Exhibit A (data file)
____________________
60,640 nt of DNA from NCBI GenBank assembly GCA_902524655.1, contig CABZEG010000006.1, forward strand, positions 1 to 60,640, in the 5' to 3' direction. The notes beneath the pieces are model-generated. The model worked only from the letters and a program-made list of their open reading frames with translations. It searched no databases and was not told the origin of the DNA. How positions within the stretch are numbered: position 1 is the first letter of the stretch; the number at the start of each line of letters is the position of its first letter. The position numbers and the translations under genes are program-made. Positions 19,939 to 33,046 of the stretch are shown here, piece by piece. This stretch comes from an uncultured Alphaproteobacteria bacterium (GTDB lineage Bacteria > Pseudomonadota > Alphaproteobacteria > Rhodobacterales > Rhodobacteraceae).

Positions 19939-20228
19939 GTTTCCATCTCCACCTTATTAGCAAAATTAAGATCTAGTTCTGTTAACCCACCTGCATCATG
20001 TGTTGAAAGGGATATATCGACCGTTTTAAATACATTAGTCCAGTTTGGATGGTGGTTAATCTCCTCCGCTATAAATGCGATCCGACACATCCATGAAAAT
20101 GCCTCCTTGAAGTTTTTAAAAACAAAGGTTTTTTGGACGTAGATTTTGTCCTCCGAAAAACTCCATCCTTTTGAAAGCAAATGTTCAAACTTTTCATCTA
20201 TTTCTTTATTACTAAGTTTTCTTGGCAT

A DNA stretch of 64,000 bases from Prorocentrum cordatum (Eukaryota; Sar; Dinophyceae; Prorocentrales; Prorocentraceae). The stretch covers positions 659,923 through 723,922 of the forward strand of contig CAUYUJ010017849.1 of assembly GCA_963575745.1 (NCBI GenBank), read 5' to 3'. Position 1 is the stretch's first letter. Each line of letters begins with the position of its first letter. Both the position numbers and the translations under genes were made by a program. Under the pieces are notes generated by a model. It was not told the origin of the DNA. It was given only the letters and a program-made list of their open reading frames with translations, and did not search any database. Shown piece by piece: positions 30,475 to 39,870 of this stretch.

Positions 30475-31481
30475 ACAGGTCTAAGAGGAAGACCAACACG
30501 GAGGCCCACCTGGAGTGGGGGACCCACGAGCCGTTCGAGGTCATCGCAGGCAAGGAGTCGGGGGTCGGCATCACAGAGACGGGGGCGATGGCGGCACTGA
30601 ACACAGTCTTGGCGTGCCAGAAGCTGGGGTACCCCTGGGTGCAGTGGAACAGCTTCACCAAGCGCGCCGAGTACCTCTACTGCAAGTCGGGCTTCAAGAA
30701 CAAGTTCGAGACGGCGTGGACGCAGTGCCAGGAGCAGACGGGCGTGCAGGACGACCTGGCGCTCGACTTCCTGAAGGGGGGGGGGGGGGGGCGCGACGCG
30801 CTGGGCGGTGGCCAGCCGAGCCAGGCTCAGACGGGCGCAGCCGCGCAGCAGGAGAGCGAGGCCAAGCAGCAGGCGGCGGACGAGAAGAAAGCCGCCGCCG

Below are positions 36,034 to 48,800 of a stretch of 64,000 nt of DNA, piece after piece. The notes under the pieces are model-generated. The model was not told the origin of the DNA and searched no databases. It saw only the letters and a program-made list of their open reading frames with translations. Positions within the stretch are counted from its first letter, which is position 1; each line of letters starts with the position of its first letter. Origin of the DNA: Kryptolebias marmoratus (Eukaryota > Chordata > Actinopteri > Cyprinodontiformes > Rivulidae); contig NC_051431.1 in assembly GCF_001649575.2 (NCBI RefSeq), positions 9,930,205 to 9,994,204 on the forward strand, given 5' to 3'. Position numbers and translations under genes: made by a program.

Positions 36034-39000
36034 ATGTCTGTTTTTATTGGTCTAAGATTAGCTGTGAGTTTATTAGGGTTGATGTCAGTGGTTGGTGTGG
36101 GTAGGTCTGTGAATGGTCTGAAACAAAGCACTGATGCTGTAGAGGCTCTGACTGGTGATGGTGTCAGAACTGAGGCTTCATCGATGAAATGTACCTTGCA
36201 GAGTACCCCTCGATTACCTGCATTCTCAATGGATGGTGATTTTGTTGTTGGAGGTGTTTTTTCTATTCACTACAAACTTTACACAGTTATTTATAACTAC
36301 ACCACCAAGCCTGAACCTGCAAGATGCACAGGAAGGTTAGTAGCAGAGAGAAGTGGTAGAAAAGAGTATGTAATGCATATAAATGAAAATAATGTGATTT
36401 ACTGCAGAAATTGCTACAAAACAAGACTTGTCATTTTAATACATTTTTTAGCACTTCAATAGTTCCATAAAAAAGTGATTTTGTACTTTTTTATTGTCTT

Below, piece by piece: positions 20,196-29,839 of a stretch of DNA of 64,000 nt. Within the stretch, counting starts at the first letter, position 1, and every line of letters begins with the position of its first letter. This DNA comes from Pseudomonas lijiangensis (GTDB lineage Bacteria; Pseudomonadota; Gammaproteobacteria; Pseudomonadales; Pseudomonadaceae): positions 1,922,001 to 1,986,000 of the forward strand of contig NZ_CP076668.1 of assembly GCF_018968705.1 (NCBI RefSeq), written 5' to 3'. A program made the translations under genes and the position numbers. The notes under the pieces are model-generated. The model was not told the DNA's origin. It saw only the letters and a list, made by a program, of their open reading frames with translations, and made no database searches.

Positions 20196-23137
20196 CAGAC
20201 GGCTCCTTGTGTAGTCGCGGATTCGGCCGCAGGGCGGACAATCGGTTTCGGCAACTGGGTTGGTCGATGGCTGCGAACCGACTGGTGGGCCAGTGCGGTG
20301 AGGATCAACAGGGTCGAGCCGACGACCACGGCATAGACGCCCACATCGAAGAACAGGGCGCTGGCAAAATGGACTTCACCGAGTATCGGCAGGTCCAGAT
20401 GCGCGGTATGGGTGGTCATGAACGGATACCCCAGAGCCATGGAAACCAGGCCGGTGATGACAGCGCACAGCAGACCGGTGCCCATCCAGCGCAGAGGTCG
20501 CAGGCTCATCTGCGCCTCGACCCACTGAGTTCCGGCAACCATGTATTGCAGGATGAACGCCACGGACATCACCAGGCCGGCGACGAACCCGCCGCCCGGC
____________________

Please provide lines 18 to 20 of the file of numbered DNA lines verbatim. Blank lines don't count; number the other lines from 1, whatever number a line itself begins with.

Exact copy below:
36201 GAGTACCCCTCGATTACCTGCATTCTCAATGGATGGTGATTTTGTTGTTGGAGGTGTTTTTTCTATTCACTACAAACTTTACACAGTTATTTATAACTAC
36301 ACCACCAAGCCTGAACCTGCAAGATGCACAGGAAGGTTAGTAGCAGAGAGAAGTGGTAGAAAAGAGTATGTAATGCATATAAATGAAAATAATGTGATTT
36401 ACTGCAGAAATTGCTACAAAACAAGACTTGTCATTTTAATACATTTTTTAGCACTTCAATAGTTCCATAAAAAAGTGATTTTGTACTTTTTTATTGTCTT